Association between the change in body mass index from early adulthood to midlife and subsequent type 2 diabetes mellitus

Wanwan Sun, Lixin Shi, Zhen Ye, Yiming Mu, Chao Liu, Jiajun Zhao, Lulu Chen, Qiang Li, Tao Yang, Li Yan, Qin Wan, Shengli Wu, Yan Liu, Guixia Wang, Zuojie Luo, Xulei Tang, Gang Chen, Yanan Huo, Zhengnan Gao, Qing SuYoumin Wang, Guijun Qin, Huacong Deng, Xuefeng Yu, Feixia Shen, Li Chen, Liebin Zhao, Jichao Sun, Lin Ding, Yu Xu, Min Xu, Meng Dai, Tiange Wang, Di Zhang, Jieli Lu, Yufang Bi, Shenghan Lai, Donghui Li, Weiqing Wang, Guang Ning

Research output: Contribution to journalArticlepeer-review

Abstract

Objective To clarify the quantitative relationship of body mass index (BMI) change from early adulthood to midlife with presence of type 2 diabetes mellitus (T2DM) after midlife. Methods This study included 120,666 middle-aged and elderly, whose retrospectively self-reported body weight at 20 and 40 years and measured height were available. BMI at 20 and 40 years and BMI change in between were defined as early-adulthood BMI, midlife BMI, and early-adulthood BMI change. Results The odds ratio (OR) for T2DM associated with an 1-unit increment of early-adulthood or midlife BMI was 1.08 (95% confidence interval (CI), 1.07-1.08) and 1.09 (95% CI, 1.09-1.10) respectively. In the cross-tabulation of both early-adulthood BMI and BMI change, the prevalence of T2DM increased across both variables. Compared with participants with normal early-adulthood weight and BMI increase/decrease ≤1, the OR (95% CI) for T2DM of participants with early-adulthood overweight/obesity and BMI increase ≥4 kg/m2 was 3.49 (3.05-4.00). For participants with early-adulthood underweight and BMI increase/decrease ≤ 1, the OR (95% CI) was 0.85 (0.75-0.97). Subgroup analysis according to sex and age showed similar trends. Conclusions Early-adulthood BMI may influence T2DM prevalence after midlife independent of current BMI. T2DM prevalence after midlife was positively associated with early-adulthood weight gain and inversely related to early-adulthood weight loss, while early-adulthood weight loss could not completely negate the adverse effect of early-adulthood overweight/obesity on diabetes.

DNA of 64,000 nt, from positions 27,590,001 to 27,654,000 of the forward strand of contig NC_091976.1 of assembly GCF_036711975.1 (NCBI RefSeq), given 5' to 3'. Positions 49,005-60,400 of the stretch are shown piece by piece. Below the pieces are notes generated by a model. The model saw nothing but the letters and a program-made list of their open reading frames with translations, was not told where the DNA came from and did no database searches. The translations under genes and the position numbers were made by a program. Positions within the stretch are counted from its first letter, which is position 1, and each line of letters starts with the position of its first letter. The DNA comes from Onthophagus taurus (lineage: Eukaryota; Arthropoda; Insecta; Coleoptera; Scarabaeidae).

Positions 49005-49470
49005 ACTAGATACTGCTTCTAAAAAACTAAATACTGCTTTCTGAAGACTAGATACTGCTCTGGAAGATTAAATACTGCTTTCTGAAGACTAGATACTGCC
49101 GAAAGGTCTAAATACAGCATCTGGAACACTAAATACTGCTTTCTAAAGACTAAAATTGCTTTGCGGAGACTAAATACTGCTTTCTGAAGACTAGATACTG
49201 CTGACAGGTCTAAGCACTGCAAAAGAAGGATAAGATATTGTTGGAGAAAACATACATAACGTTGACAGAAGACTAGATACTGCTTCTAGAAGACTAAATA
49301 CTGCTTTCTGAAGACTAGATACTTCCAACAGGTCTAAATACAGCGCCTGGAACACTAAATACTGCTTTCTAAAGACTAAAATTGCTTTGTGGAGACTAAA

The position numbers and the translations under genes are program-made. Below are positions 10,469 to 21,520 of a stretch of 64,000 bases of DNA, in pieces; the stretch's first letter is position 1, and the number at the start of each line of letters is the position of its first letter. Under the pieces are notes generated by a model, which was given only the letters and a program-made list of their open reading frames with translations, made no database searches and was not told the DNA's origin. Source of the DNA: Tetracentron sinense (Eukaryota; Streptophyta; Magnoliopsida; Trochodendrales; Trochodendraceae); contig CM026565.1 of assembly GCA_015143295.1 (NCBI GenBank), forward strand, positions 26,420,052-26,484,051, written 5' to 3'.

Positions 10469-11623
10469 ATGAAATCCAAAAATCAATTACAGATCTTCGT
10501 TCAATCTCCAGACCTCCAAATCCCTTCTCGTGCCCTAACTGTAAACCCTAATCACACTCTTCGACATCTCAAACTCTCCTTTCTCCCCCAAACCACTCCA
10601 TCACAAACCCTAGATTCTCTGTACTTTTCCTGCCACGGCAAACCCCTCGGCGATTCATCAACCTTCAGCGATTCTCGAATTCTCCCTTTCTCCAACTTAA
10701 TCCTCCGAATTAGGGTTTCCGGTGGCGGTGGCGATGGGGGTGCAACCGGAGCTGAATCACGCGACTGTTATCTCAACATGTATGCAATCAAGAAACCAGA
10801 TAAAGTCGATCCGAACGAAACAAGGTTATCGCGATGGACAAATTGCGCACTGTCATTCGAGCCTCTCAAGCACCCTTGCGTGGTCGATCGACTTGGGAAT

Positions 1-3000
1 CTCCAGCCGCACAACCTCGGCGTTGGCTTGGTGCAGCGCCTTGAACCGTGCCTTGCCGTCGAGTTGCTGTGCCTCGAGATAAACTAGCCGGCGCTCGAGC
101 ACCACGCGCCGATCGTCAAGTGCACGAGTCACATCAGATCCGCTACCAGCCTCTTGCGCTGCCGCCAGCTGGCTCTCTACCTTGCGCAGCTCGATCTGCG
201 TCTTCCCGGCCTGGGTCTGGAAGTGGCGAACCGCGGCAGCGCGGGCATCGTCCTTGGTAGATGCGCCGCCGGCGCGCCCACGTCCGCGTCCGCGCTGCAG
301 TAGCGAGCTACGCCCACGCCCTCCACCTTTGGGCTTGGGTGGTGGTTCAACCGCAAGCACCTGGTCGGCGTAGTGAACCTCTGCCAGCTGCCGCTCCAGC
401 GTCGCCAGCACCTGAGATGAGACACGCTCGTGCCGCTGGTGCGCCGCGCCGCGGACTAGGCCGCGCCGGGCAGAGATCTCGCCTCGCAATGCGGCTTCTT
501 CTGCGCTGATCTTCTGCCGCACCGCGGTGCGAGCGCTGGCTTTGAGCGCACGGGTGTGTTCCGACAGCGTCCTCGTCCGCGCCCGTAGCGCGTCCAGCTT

Original languageEnglish (US)
Pages (from-to)703-709
Number of pages7
JournalObesity
Volume24
Issue number3
DOIs
StatePublished - Mar 1 2016

ASJC Scopus subject areas

  • Medicine (miscellaneous)
  • Endocrinology, Diabetes and Metabolism
  • Endocrinology
  • Nutrition and Dietetics

Fingerprint Dive into the research topics of 'Association between the change in body mass index from early adulthood to midlife and subsequent type 2 diabetes mellitus'. Together they form a unique fingerprint.

Cite this